So, there I was traveling with my suitcase through long dusty cab rides up to and near the city of Mandalay when we came to the edge of a river. There with a translator and a taxi driver, just as I am wondering how we will find our way across, along comes a long, rickety boat, with a homemade propeller on the end connected to what looked like a lawnmower. In the middle of this ferry, the owners had fashioned crates on which to sit as half of the boat was filled with water. We boarded and made our way across to an island only to find some further intriguing form of transportation. Standing before me was a horse-drawn carriage with a very small traveling compartment. I climbed up with my luggage and we rode along through very bumpy terrain.
Out of the woods alongside us came an older man who looked to be in his seventies. I would later find out he was ninety-two. As I did not speak the language, my translator talked to him and asked whether he knew the location of Adoniram Judson’s prison. He said, “I know where that used to be and I can take you there.” We traveled further along the bumpy road, and came to a clearing surrounded by a wall of weeds. These plants were so enormous that we could not see through them or beyond them. We literally had to carve our way with me trailing with my suitcase, in classic out-of-place-American fashion, sort of wheeling it through, and finally we arrived at an opening.
I had been researching the life of Judson for some time and thus had an idea of what to look for when searching for the location of the prison. One account said surrounding the prison were three trees near an old palace wall. Sure enough, just as I had read, the old man brought us right to the exact location.
At that moment, I was unbelievably pumped. I cannot describe to you how excited I was. I put all my things down, pulled out my iPhone, and for the next five minutes I thought I was NBC’s Brian Williams on location. I walked along making my own video saying, in an official voice, “Today, we are in the place of the imprisonment of Adoniram Judson …” As I continued, I was lost in the moment, just unbelievably consumed that I found this hidden site of history. That day proved incredibly important for my research and the things I was writing to try to tell Judson’s story for a new generation. And, it was the closest thing this seminary history professor will ever get to the National Treasure movies. It was awesome.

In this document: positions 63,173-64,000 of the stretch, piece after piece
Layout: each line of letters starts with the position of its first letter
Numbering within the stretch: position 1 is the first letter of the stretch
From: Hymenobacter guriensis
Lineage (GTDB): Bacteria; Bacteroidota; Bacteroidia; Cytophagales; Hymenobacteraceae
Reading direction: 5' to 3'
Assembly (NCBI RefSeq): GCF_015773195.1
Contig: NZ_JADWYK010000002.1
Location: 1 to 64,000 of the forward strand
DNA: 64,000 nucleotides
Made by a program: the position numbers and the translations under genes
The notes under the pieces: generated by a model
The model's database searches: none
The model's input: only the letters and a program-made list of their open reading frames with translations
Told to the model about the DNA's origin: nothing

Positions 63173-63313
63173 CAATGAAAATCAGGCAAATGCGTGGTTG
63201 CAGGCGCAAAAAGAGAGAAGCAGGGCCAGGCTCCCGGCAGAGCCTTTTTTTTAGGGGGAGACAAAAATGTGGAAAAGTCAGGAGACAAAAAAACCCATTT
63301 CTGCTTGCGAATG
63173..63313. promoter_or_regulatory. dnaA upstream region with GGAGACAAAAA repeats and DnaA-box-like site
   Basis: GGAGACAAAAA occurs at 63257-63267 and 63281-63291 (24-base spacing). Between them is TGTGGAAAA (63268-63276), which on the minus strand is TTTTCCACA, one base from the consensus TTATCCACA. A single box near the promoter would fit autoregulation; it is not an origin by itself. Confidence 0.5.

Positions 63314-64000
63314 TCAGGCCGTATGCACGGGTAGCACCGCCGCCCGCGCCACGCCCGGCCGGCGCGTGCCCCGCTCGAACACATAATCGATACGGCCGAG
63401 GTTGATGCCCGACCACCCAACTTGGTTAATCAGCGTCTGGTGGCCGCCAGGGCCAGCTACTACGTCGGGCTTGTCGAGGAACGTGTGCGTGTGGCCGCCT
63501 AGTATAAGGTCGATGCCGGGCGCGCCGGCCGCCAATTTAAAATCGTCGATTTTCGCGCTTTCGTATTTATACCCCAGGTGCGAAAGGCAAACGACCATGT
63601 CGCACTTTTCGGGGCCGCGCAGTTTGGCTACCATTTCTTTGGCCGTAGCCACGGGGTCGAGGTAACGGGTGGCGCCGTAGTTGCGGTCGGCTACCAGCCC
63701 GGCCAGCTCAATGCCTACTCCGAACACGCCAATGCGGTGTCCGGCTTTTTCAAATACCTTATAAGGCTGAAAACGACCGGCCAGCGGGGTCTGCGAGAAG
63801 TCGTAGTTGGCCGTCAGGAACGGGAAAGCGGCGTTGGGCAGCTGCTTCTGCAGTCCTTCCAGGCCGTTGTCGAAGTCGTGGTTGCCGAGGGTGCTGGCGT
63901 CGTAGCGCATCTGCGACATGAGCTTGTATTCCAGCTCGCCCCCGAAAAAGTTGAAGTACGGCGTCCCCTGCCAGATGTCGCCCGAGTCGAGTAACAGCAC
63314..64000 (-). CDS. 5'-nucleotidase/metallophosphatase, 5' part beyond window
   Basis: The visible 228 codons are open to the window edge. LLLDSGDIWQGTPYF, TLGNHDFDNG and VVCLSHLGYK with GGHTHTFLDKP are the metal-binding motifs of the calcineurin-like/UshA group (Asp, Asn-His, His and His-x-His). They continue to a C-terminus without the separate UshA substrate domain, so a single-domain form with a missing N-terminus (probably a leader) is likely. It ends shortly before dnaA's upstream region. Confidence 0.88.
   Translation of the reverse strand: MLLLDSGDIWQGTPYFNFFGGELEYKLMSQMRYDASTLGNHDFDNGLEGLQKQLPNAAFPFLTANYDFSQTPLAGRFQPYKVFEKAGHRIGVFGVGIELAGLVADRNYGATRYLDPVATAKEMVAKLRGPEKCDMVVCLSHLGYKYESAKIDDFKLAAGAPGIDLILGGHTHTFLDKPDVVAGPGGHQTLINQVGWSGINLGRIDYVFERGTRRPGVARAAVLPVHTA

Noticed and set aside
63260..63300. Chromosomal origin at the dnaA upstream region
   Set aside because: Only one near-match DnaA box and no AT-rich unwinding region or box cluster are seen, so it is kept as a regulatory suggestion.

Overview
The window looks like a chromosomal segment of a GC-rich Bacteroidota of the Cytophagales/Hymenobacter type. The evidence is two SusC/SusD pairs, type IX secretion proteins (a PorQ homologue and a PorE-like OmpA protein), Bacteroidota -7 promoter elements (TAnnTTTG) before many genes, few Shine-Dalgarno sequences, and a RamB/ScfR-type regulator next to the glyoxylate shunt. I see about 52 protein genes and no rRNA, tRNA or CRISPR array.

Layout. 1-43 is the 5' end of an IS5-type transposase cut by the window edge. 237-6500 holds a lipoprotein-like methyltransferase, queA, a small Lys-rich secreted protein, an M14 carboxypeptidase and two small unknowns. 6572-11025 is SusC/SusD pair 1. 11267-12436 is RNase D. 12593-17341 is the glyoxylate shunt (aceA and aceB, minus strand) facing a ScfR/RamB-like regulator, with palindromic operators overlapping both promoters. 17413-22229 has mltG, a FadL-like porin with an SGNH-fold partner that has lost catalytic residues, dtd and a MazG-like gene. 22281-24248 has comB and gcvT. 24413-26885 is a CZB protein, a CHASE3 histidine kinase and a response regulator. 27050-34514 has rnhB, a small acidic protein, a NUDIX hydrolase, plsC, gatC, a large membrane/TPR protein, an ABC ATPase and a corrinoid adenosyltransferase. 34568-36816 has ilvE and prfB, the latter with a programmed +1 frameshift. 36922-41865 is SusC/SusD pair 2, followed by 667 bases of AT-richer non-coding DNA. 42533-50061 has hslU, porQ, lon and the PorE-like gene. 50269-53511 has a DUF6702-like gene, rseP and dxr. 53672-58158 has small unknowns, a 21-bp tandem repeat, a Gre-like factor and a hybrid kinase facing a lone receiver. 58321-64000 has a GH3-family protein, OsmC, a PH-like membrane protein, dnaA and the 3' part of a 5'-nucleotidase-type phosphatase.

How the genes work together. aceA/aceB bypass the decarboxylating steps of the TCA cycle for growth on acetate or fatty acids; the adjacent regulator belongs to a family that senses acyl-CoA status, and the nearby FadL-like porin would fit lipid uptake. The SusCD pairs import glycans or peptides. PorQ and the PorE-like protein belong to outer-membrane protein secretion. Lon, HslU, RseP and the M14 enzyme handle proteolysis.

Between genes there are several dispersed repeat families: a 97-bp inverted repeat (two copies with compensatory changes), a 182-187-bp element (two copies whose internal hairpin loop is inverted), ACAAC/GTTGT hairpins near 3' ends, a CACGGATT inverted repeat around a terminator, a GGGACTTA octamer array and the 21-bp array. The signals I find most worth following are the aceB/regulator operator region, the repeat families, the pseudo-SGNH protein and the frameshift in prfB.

Yet, as I was concluding my video recording and other data gathering, my thoughts were interrupted because I heard a growing impassioned conversation between my translator and the old man. They were talking in their native language and they were going back and forth and the old man’s voice was escalating and I thought, “What did we do? Did we offend him? What’s going on?” The old man was shaking and I heard him saying the same phrase over and over again pleading with my translator. Pleading and pleading and pleading. I stood there helpless, wondering what in the world was going on.What Are You All About?